Black and White. 050505" I got this album in the spirit of trying to find new bands to get into. The only Simple Minds song I’d heard before was “Don’t You (Forget About Me)” from The Breakfast Club soundtrack. I didn’t know what to expect from this – a band of aging rockers’ desperate try to find form was my best guess but instead what I got was a record that was very surprisingly good and actually made good use of modern techno influences, something that’s practically non-existent on the old school rockers’ albums, even new ones.
I’ve been wanting to review this album for a long time now and finally found the time for it. Only I didn’t realize it was going to be this tough. I’ll try though. A disclaimer before I start. I have close to zero knowledge on their earlier albums and styles and this review will try to only deal with this from an absolute musical standpoint.
Simple Minds is a Scottish band that started out way back in 1977 as a punk band evolving over the years into a “New Romantics” band. During the early 80s they were constantly compared to then rising Irish stars U2 and most critics often called them the lesser U2. However, come 1985, everything changed with the release of The Breakfast Club. Their unabashedly commercial album that followed soon after spawned multiple international chart toppers and finally gave them their much overdue fame and respect. Things fell apart in the 90s though, with critically-well-received-yet-slowly-diminishing-in-sales records. This record supposedly received the most positive reviews that any Simple Minds record has received in many years. Believable" Yes. Justified" A more emphatic yes.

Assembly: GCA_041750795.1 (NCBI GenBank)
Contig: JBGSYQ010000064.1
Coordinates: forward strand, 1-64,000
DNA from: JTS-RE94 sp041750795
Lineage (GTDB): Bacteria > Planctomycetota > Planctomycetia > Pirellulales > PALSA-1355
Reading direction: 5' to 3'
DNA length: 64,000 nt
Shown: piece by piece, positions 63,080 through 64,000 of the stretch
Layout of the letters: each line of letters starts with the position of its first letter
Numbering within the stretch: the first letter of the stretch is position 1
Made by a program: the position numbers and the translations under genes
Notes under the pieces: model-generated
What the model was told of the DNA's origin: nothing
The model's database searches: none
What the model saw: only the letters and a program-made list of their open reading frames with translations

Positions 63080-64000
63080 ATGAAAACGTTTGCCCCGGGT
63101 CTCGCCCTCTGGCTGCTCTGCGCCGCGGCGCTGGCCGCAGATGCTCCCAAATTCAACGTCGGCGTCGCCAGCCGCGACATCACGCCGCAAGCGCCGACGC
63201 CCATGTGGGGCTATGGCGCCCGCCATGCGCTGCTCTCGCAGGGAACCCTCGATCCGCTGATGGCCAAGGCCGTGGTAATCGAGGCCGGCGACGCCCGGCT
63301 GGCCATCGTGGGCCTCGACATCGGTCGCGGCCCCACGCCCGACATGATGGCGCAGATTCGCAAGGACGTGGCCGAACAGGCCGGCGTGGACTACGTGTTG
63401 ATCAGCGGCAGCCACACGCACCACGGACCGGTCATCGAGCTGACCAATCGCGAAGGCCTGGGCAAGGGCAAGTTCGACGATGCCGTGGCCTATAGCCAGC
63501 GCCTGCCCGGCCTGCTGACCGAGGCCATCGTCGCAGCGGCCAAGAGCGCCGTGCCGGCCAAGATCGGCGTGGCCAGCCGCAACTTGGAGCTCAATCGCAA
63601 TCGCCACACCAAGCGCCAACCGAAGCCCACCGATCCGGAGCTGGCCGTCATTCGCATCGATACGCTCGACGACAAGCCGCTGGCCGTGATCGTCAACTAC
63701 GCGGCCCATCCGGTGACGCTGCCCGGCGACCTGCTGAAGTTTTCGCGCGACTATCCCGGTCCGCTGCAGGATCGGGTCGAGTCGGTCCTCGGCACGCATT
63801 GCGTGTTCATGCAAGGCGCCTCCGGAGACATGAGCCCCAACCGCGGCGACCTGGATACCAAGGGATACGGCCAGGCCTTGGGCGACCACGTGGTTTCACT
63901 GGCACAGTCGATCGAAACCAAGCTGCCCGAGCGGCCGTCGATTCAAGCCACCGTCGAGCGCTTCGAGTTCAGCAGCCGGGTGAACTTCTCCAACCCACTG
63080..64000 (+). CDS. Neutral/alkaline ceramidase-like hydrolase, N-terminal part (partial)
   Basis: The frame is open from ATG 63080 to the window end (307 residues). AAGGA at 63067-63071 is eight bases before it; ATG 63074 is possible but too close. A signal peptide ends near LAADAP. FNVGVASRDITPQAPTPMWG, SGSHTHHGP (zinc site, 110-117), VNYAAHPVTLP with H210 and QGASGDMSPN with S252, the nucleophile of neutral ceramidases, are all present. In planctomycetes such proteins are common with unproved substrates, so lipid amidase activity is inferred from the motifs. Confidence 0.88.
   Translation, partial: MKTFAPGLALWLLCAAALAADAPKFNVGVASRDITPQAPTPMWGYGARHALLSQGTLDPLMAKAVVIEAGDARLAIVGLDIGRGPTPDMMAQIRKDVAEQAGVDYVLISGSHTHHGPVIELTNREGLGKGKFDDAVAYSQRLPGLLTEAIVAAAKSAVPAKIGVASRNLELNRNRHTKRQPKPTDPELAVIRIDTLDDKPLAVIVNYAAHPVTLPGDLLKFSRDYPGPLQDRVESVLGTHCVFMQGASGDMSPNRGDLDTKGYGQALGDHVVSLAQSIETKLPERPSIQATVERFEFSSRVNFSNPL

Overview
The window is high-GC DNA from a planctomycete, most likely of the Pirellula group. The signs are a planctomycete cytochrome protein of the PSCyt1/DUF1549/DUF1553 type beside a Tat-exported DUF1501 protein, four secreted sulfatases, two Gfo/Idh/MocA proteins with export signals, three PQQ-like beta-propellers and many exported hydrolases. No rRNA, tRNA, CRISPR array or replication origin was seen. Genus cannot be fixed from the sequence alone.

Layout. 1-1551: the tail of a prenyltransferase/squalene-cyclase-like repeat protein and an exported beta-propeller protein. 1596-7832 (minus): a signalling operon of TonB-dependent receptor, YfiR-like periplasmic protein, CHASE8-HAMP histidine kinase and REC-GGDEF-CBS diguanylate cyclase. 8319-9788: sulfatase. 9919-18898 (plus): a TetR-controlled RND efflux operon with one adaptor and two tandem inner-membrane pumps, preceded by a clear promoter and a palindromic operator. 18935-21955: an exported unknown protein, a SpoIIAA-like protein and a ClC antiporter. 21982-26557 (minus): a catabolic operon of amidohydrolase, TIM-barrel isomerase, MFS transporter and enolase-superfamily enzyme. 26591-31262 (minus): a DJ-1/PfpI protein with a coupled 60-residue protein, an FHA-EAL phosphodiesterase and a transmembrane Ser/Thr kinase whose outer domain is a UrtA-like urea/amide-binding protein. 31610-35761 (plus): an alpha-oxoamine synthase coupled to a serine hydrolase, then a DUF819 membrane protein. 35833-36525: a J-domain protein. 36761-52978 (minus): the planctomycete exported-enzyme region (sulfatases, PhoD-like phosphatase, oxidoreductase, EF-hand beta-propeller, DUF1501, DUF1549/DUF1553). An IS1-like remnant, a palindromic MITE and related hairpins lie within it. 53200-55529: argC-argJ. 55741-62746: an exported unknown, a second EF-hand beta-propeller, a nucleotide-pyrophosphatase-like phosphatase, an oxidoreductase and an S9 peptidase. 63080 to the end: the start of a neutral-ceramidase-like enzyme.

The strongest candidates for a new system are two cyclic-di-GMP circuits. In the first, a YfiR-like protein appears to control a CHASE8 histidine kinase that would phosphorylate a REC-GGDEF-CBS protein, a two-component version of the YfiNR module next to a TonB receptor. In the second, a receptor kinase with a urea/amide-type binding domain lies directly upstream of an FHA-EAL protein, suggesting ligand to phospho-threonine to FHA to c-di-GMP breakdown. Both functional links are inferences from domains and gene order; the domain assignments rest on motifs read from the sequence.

On this record Simple Minds are:
• Jim Kerr
• Charlie Burchill
• Mel Gaynor
• Mark Taylor
• Eddie Duffy
- Bass guitar
“So what does the new record sound like"” can be answered in two ways. The first is it sounds like a hybrid of U2 and Enigma made darker in terms of atmosphere. The other is that sounds spot on to what someone hoping for musical appreciation would like to listen to. Things do not get technical here. There is no big purpose behind the album which is shrouded in mystery or anything like that. It’s a record with good songs. Plain and simple.
All the songs on the album rely heavily on atmosphere and that’s where the techno comes in. The Enigma influence finds relevance here and this is possibly THE main thing that sets this album apart, giving it a unique feel. The techno backing in all songs is very well done and also helps give the whole album a very dark feel; not a doomsday’s coming metal kind of feel but a more melancholy atmosphere. There is a heavy use of synthesizers (Mark Taylor) in some songs and pianos too (sometimes with effects). The main staple-rock instruments though are a bit more minimalist which is not a bad thing.
The rhythm section holds its own here. Its solid. Especially the bass which is the main base on which all the songs build around. Not that it gets very technical (in some places though it does) but the use of the guitar is so minimal on all the songs that the bass ends up being the sheet anchor of the whole song. The drums are staple rock beats. Nothing special on the whole record.